Today, world’s leading standardisation body International Electrotechnical Committee (IEC) met in Tokyo to discuss the key findings of the joint study conducted by APPLiA-led Microplastic Consortium to assess the release of microplastic particles and fibres in household washing processes. 

Today’s plenary vote backing the quick phaseout of F-gas refrigerants for some applications will significantly limit the number of heat pumps available in certain market segments, pushing consumers back to fossil fuels with severe consequences for health and the planet. 

Heat pumps are at the centre of the European Commission’s REPowerEU plan to ditch Europe’s dependence on fossil fuels, with a target to deploy 60 million heat pumps by 2030. The proposed bans on F-gas would not only endanger the bloc’s objective, but also jeopardise Europe’s broader climate and energy security goals.

To succeed in its bid to stamp out greenwashing and help EU consumers make well-informed purchasing decisions, the proposed Substantiating Green Claims initiative unveiled today by the European Commission should avoid falling into the paradox of halting business investments in sustainability.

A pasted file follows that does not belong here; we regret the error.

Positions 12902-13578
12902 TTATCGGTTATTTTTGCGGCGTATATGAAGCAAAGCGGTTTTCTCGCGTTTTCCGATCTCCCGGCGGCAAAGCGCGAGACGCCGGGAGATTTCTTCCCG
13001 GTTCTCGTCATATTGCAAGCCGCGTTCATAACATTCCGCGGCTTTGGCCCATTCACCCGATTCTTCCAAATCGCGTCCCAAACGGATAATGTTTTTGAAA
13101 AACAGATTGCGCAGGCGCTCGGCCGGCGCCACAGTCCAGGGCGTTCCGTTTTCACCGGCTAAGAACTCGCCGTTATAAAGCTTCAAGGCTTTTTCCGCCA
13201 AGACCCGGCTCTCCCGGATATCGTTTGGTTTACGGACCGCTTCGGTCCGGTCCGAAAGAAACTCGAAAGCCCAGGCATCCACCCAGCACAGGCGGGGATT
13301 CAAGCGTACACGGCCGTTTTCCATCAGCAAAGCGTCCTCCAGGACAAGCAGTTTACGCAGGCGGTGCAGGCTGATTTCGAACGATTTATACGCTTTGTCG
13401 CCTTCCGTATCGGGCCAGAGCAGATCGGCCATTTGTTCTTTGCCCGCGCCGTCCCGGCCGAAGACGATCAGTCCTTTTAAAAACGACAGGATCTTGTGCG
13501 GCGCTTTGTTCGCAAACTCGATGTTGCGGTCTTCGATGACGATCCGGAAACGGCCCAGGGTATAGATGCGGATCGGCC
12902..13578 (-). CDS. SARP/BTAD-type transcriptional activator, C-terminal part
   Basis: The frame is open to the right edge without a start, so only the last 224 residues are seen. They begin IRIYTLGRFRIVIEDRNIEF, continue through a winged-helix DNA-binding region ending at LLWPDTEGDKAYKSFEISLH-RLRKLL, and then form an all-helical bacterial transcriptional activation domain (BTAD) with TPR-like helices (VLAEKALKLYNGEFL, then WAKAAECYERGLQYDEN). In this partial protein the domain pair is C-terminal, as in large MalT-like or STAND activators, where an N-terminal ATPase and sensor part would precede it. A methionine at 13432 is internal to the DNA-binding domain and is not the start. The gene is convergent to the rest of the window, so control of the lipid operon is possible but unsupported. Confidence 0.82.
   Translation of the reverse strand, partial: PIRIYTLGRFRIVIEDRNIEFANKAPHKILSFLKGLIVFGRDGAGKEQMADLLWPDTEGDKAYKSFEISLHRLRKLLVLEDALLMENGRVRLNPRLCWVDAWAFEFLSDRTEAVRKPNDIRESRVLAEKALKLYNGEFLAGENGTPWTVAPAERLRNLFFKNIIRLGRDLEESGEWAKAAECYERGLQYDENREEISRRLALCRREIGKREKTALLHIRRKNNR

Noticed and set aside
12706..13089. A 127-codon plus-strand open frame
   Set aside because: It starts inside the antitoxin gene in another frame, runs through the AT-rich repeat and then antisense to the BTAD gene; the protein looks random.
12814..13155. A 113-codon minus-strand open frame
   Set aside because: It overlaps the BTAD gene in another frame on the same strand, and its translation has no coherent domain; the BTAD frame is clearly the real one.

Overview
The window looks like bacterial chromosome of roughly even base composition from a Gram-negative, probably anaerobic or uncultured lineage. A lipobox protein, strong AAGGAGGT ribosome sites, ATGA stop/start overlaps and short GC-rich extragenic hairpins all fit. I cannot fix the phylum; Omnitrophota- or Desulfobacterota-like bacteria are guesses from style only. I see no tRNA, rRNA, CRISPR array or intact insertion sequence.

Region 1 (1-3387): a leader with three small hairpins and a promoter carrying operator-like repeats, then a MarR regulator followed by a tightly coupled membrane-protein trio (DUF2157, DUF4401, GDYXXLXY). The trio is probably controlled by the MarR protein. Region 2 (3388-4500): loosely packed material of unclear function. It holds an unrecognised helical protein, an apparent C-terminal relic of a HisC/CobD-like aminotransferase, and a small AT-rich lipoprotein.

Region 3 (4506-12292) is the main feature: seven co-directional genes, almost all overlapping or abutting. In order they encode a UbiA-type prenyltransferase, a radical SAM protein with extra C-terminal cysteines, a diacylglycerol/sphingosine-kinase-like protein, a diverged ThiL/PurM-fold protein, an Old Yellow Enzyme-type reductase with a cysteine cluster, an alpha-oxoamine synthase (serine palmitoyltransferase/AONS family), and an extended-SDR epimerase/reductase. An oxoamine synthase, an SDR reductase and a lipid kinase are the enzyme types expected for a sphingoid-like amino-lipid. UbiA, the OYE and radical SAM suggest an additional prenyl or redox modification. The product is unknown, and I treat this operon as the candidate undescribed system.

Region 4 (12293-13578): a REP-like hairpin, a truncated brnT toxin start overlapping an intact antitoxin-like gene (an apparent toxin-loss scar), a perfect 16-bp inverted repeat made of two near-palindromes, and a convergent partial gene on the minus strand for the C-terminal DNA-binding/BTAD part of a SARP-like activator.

The long-awaited Right to Repair initiative put forth today by the European Commission is the missing piece of the jigsaw to a consistent legislative framework for consumers and manufacturers, as Europe strives to reach its Green Deal objectives.

The proposed Net-Zero Industry Act, unveiled today by the European Commission fails to reflect the true market reality in Europe, by treating unequally strategic net-zero solutions whose deployment would be instrumental to ramp up European production capacities for renewable energy technologies.

The proposed Critical Raw Materials Act presented by the European Commission promises to advance open strategic autonomy but it does not specify where “open” ends and where “autonomy” begins.

The EU Single Market is the bedrock of the European economy and one of the greatest achievements of European integration. 30 years on from its foundation, regulatory barriers and obstacles to cross-border trade make its potential still far from being exhausted.

The EU’s proposed Electricity Market Design tabled by the European Commission offers great potential to address the current energy crisis by stimulating the development of a market for demand-side management with opportunities for consumers to participate in it.